I was a bit amazed to just plug in a cable from my home router and be on the internet instantly -- no setting up protocols, passwords, or user IDs.  And being able to use Putty / SSH and samba is pretty amazing.  I can operate the Pi from a window on my (Windows) PC and I also have a directory window that's looking at the Pi's directory structure.  I can drag files to and from my Pi while working at my PC even though they are totally different OSs. Edit in Windows, compile in Linux ... hard to believe.

73,

Nick, WA5BDU





Re: CRO

vk4zpp1@...
 

I’m sorry that this acronym, CRO, came into use after RCA (look it up if
that doesn’t ring bells) developed the technology that gave us TV (another
abbreviation.)This was prior to WW2. (Oops)  The cathode ray tube was
around in precursor forms since the last quarter of the 19th century.
(From memory, see Crookes Tube.)
 
It’s not that amateur radio (ham radio) introduced its own jargon or patois
but many of the early professionals, experimenters and academics were also
amateurs. For convenience, common terminology was absorbed into the
recreational side of electronics. (The Q Code came from telegraphy and was
only one of many ways of simplifying message handling that predates Hertz
and Marconi.)
 
There is usually  an historical basis for such useages and trite disparagement
only shows the lack of knowledge of that person. We are fortunate in having
traditions in this hobby; let’s broaden our outlook and not think everything
became available on touch screen tablets, only.
 
Let’s enjoy our Raspberry Pi without eating humble pie.
 
73 de Geoff, VK4ZPP


Re: Flidigi 3.21.78

Reed Fite W4JZ
 

That worked fine John!  No problem typing Fldigi, just glad to get the newer version!

Thanks again John for all your help!  I know Windows, but very new to Linux OS.

73,
Reed W4jz!


Re: CRO

John Guillory <westlakegeek@...>
 

I guess you didn't detect the sarcasm.

--
KF5QEO
John Guillory
Cell: 601-754-9233
Pinger: 337-240-7890
Google Voice: 601-265-1307


On Feb 3, 2014, at 2:40 PM, Ray Wells <vk2tv@...> wrote:

 

Try transceiver for both rx and tx in the same case. It's had that name for decades.

Ray vk2tv

On 03/02/14 08:49, John Guillory wrote:
��
So would a modern transceiver be a receiver transmitter wrapped in one box? ��I guess that makes it a rtwob? Grab your Input and Push To Talk (IPTT) and get on the air with your RTWOB! ��Be sure to use your CallSignForID! (CSFID)

--
KF5QEO
John Guillory
Cell: 601-754-9233
Pinger: 337-240-7890
Google Voice:��601-265-1307


On Feb 2, 2014, at 3:14 PM, Ray Wells <vk2tv@...> wrote:

��

From my earliest days of hands-on with radio and electronics, 50+ years ago, it was always a CRO and quite often written that way in magazine articles. Old habits die hard. To me a Dip Meter will always be a GDO (Grid Dip Oscillator) regardless of any transition from valves (tubes) to transistors or Field Effect Transistors (it was a battle to not write FET). If you use one regularly a Spectrum Analyser becomes a SpecAn.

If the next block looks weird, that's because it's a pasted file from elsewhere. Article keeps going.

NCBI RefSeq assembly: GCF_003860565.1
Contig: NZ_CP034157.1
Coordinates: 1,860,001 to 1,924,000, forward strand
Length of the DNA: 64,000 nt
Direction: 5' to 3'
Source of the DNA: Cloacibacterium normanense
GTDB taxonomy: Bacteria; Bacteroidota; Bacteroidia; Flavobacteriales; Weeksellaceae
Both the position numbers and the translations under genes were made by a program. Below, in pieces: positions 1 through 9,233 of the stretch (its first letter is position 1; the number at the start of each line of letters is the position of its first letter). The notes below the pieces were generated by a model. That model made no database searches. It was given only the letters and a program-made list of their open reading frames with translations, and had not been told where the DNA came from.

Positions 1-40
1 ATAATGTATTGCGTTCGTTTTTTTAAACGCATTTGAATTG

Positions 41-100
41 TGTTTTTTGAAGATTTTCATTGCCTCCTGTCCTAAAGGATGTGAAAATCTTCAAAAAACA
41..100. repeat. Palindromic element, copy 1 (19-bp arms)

I'm sure I'm not on my own with acronyms and abbreviations for bits of test equipment but concede that newcomers might be perplexed.

Ray vk2tv



On 03/02/14 02:41, n4lbl wrote:
��
Thank you. ��

Growing up we called them just oscilloscopes. ��If this is their new (to me!) name then I love the irony that many aren't "CR".

Alan,,, �� �� n4lbl,,,


On Sun, Feb 2, 2014 at 6:33 AM, Nigel A. Gunn G8IFF/W8IFF <nigel@...> wrote:
��

Cathode Ray Oscilloscope





Re: Why Pi?

Kristoff Bonne
 

Hi Brian,


Inline comments.



On 03-02-14 10:46, Brian Jones wrote:
 
I'm doing a talk to my local radio club in a few weeks on the Raspberry Pi and trying to decide how to orient it.

IMHO the RPI is a great machine for:
(...)

The way I usually explain it, is that you have to concider a pi as a different *kind* of computing device then a computer.

A "computer" (PC, mac, tablet, ...) is a *generic* computing device intented for all kinds of applications.
A "device" (like the pi) is a part of a technical sollution, a particular project, for one particular use.

This makes it very difficult from a generic computer. You talked about FLdigi on the pi. Althou it can be that this is technically possible if you tweak the pi enough, do not do that! Please use a laptop for that. It will be much better suited!

Devices like the raspberry pi are not designed for that. They are DEVICES. Concidering their price, a "device" is something you just install somewhere to do one particular task, and then forget about it.


I use a pi in our radio-club to stream our weekly net on echolink. I have used it for other projects like an APRS iGate, a HSMM server or a digital voice modem for codec2.
I've seen it used for all kinds of projects: D-STAR hotspots, D-RATS gateways, APRS nodes, packet gateways, WSPR transmittors, high-altitute ballooning telemetry / webcam server, etc.

Just think of it like this: you have a project (say ... a weather-station) and you need some computing device for that. The raspberry pi can be that computing device: "install and forget".


That also explains why a device has a lot more perifirals and IO pins. The key element of a device is its ease to interface it to other hardware of the project it is part of.





Some other advantages:
- Althou a lot of these kind of devices are used as a headless device that just sits somewhere, quitely doing their work- the pi does have the possiblity to be connected to a TV-screen or a LCD display so to allow interaction. It does have a serious amount of CPU power, something that is needed for interfacing with people.


- Also, in contrast to the "install and forget" idea, the pi and other simular devices do boots from a SD-card.